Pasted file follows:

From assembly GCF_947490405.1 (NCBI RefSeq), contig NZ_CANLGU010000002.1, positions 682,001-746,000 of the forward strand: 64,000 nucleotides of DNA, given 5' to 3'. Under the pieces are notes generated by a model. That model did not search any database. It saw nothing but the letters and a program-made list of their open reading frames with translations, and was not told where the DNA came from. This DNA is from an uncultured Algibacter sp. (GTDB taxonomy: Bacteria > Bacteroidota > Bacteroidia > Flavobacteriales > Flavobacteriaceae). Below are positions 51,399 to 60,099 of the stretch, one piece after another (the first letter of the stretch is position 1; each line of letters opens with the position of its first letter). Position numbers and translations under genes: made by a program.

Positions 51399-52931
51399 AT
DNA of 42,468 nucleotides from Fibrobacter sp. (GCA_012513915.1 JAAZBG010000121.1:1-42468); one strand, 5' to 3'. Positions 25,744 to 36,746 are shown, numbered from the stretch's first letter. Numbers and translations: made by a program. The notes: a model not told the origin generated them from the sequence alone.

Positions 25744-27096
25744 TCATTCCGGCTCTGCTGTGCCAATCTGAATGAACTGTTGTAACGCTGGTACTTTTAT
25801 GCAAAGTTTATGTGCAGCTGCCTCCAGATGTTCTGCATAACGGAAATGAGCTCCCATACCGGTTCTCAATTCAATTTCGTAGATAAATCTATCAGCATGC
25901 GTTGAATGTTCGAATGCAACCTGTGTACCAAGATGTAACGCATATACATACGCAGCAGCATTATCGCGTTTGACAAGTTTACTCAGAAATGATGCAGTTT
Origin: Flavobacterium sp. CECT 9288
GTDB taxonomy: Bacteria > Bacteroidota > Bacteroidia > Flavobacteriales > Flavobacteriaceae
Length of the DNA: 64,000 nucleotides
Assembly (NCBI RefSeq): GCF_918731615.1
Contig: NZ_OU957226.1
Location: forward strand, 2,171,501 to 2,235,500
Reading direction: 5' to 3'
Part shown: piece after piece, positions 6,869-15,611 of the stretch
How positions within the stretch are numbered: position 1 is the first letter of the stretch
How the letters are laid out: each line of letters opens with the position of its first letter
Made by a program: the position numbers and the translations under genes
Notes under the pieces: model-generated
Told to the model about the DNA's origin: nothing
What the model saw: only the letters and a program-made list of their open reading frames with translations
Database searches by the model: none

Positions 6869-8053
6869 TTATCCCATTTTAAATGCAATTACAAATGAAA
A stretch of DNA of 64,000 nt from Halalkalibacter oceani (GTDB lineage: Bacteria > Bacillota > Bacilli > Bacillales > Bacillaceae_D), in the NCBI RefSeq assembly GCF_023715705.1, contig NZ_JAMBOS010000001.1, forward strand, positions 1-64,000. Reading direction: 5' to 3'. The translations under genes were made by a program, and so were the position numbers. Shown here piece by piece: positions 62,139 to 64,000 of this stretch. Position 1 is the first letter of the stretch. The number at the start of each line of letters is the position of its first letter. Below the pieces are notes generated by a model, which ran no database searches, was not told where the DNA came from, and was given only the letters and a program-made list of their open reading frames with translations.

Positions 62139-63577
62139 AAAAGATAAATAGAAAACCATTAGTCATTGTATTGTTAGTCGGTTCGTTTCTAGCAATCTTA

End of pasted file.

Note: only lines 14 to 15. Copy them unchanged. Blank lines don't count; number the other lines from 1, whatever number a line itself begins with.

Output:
Location: forward strand, 2,171,501 to 2,235,500
Reading direction: 5' to 3'